Everyone Will Have to Become an Entrepreneur [Infographic]

I run a startup. Lean and mean, 16-hour days. Everything we do is ours. When we thought of hiring another person, it quickly became clear that we could not handle an employee. I had to become an entrepreneur. We could not pay for insurance, supervise them, offer them a stable salary. Why because all those things that are stable about a job are the opposite of a startup.

And recently, the entire job market. It turns out that it’s not just startups that do not want traditional employees, Google does not want them, small businesses don’t want them, agencies don’t want them.

Who do they want then? Entrepreneurs.

And companies are going to great lengths to get them.

For example 30% of large tech companies already set up a seed fund to provide capital for startup entrepreneurs. Inside companies, entrepreneurship is more welcome than ever before in history. The term “intrapreneur” dates back to 1992, but it is now that intrapreneurship became a global phenomenon with companies hiring entrepreneurs-in-residence, holding hackathons, which are company-wide startup competitions, and letting employees have the “20% time” to work on creative side projects.

The entrepreneurial worker is popular. The question is then, What happened to the traditional employee, the one that you could tell what to do and she would do it. Does literally everyone need to become an entrepreneur?

The answer is robots. Employees who acts like robot, that is just do what they are told, is quickly becoming obsolete.

Consider an airplane building factory. You have a choice of hiring two people at $50,000 per year or buying a robot for $250,000 that will serve you for 15 years, without coffee break, 365 days a year 24 hours a day and no personal circumstances.

No wonder robots are catching on. Today world’s robot population is around 10 Million. In South Korea, the leader in using industrial robots there are 347 robots per 10,000. How good are they? By 2030 it is estimated that robots will perform as well as humans at most manual jobs. That means most of us would be smart to reconsider if our jobs will still exist in a 10 years.

The good news is that the one factor that robots don’t have  – the human factor- sets apart entrepreneurs. Entrepreneurs are the ones who understand humans, know the problems humans have and create value out of nothing.

I Don’t Want To Become an Entrepreneur

What if you just plain do not like entrepreneurship? You are a specialist at what you do and you just want to keep doing it? Ok, suppose in your lifetime no robots will yet be able to do what you do. There is another problem you have to deal with: people. There are people in other countries who are willing and able to work for less, being no less of a specialist. In a lot of field it does not matter that they live elsewhere. And here is the catch, wherever you live, there is probably another countries where you type of labor is cheaper. Everyone already realized that programmers from Russia code for 3 times less than American coders. In india, it would be even cheaper. But what about the yet undiscovered labor markets?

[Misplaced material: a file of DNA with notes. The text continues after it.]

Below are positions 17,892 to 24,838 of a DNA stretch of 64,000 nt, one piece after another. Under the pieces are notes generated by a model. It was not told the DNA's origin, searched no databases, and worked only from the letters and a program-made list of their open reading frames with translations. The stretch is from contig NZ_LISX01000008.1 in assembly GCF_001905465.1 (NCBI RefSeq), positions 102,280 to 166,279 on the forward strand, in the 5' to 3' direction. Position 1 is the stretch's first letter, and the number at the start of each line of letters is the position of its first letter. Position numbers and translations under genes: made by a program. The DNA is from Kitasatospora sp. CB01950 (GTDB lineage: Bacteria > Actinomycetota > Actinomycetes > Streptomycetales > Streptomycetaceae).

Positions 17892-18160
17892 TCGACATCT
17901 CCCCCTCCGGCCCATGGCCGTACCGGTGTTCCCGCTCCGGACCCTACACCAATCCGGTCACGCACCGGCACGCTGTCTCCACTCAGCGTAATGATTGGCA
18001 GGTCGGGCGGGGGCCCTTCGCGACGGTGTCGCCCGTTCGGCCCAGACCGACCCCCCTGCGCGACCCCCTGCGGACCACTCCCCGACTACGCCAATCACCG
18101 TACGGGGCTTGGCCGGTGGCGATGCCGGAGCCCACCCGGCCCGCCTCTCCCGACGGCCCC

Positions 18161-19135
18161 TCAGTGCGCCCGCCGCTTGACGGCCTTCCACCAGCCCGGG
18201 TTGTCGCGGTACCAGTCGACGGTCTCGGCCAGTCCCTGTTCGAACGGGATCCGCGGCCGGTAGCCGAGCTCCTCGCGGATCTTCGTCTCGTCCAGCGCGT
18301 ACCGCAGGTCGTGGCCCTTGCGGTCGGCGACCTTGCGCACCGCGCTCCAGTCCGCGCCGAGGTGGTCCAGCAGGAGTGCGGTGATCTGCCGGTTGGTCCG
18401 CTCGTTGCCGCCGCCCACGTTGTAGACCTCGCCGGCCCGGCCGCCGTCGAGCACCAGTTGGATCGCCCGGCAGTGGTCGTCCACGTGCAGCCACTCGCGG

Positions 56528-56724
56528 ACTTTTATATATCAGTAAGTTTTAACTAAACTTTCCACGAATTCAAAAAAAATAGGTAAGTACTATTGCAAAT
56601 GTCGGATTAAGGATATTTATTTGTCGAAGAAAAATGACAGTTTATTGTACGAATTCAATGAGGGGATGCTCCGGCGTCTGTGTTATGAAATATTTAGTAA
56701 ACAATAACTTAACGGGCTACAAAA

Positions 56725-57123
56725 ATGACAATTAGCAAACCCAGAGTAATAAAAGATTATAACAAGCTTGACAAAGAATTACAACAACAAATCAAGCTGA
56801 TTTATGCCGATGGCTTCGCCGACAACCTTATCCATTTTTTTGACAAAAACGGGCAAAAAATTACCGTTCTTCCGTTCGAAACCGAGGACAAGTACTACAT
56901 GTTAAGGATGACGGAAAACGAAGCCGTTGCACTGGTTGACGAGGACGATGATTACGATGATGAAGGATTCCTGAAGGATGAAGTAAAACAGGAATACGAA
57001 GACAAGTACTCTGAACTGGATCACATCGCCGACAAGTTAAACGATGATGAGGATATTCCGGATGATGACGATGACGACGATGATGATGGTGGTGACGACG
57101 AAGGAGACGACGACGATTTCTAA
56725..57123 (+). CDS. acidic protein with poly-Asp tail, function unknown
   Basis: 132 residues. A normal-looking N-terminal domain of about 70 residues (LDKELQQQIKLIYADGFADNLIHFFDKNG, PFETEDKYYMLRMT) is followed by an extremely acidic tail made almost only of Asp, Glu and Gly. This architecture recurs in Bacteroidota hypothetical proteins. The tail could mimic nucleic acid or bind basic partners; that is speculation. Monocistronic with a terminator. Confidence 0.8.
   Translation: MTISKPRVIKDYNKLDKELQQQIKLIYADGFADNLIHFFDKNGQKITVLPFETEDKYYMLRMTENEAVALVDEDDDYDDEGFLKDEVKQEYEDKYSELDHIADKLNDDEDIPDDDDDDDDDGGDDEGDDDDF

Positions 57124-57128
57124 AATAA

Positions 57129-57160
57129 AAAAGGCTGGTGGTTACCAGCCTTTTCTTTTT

If there is any refuge from this entrepreneurialization of labor, it might be creativity. If your job is to be creative perhaps you can keep your job. Consider, though, that an entrepreneurial creative would probably try to sell his creativity outside his main job, so that he actually would be more recognized as a creative. It could be a blog, a book, or a portfolio on Dribbble.

It comes down to this: you need to create opportunities and sell. That’s entrepreneurship. If you are a lawyer, you’ll never make partner unless you get clients for the firm. That’s selling. And if you don’t want to make partner, than sit tight, you might be replaced by someone more entrepreneurial.

For those who do not like this whole thing, this news is actually good. The world is becoming better, the only thing is you also have to change with it – and the best way is to become an entrepreneur.


Research and information design: Anna Vital, design: Alex Unak, editing the drafts: Mark Vital.